Omer Minkara - Vice President and Principal Analyst, Aberdeen
4 minute read
By Omer Minkara - Vice President and Principal Analyst, Aberdeen
Posted in Customer Engagement
Back-office organizations around the world are now operating under a new normal: virtual (remote) work. The measures government and other public institutions have taken to slow the spread of the COVID-19 pandemic require many non-essential employees (those that are not working in fields such as healthcare, pharmacy, grocery, food production, and distribution) to stay home. This means that employees across a wide swath of industries, including financial services, insurance, telecommunications, and retail, can’t work from their offices.
Despite this sudden change in operations, customers of these businesses still expect their needs to be addressed. In fact, with interest rates continuing at historical lows in the US, many homeowners seek to refinance their mortgages — creating additional workload for many financial institutions. To continue addressing customer needs, back-office organizations must therefore master how to operate through a virtual workforce.
There are two key building blocks back-office leaders must establish and manage to succeed through a new, virtual workforce.
Traditionally, improving productivity has been a key and common goal across many operations leaders, as enhancing productivity helps boost efficiency. Monitoring and managing productivity of remote employees, however, is different from when employees are working in an office environment.
First, for employees to be productive working remotely, they must have access to the same systems as they would in the office setting that allow them to do their jobs. For example, an insurance claims adjuster can’t process a claim unless she has access to the system used to store customer claims. Getting employees up and running also means that employees are equipped with devices such as laptops, desktops, tablets, and smart phones, which they can use to access these systems.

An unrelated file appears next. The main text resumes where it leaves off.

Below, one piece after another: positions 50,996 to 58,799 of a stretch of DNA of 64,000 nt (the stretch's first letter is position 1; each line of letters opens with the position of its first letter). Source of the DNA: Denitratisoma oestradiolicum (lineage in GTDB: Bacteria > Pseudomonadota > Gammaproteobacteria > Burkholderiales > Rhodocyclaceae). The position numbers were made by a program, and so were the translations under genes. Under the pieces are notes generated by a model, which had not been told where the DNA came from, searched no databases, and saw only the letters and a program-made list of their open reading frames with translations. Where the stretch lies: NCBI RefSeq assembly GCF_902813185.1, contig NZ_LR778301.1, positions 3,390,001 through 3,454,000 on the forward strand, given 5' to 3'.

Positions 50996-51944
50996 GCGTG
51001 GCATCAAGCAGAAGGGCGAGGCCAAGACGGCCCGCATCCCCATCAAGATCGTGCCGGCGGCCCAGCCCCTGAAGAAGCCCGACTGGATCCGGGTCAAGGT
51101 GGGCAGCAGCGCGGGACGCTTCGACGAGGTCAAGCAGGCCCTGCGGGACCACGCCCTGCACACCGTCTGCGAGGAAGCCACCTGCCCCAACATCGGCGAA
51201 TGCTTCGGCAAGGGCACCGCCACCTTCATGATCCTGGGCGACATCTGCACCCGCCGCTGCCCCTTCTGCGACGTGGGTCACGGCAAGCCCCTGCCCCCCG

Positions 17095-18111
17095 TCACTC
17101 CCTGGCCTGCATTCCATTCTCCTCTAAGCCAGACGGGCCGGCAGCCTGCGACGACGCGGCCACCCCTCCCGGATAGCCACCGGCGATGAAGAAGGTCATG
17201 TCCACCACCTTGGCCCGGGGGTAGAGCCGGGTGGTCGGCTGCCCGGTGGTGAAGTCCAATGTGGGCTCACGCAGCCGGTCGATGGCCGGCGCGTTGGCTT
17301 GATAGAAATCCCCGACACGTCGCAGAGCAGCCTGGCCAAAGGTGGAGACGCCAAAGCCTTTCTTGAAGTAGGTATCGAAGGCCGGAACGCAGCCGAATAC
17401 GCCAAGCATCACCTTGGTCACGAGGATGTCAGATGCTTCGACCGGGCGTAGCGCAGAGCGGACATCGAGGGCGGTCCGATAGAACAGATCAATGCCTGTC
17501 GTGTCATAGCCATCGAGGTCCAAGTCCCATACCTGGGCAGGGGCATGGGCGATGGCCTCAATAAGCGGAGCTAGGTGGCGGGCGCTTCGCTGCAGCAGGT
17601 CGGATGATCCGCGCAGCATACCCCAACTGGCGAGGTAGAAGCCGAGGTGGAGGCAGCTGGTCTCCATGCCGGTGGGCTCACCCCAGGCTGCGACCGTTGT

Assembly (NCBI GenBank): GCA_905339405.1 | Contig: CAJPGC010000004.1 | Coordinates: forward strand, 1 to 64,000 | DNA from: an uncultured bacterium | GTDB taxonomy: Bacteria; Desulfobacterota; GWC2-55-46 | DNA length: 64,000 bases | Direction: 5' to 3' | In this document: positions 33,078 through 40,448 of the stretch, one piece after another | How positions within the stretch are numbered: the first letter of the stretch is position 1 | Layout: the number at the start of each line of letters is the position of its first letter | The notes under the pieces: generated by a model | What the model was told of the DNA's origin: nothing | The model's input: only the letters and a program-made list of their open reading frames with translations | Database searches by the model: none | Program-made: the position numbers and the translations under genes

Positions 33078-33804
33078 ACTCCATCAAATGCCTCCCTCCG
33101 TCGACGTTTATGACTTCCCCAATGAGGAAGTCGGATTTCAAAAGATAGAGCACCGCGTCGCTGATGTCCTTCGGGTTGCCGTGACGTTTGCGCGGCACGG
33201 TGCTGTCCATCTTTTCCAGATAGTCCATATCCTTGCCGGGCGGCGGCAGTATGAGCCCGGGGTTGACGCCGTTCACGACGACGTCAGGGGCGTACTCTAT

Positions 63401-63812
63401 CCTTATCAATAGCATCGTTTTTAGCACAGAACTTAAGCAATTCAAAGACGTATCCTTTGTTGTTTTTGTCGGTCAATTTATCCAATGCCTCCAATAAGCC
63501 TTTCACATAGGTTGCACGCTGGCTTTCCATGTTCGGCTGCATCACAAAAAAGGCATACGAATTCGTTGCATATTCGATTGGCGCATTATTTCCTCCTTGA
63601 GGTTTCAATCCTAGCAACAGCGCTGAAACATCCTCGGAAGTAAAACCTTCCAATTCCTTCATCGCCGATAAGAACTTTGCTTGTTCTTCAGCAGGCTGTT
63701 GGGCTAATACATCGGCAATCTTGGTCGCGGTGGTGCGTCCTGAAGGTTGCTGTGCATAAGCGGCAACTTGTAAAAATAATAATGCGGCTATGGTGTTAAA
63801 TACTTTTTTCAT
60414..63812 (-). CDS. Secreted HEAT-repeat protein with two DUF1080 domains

Furthermore, it requires remote IT support capabilities so employees can access systems remotely and receive help to address any technical issues that may impede their productivity.
Second on the priority list of back-office leaders aiming to ensure employee productivity must be facilitating ease of communication and collaboration across employees. This refers to enabling communication between peers in the same department and other departments through voice, chat, and video, as well as collaboration through workspaces. This allows employees to find subject-matter experts (SMEs) that they can collaborate with to do their jobs.
We suggest using business communications capabilities that provide voice, chat, and video communications across the enterprise to address this need. Besides helping ensure productivity of remote employees, this technology also allows operational activities to be synchronized, which in turn helps deliver consistent customer experiences — a key differentiator of best-in-class back-office organizations.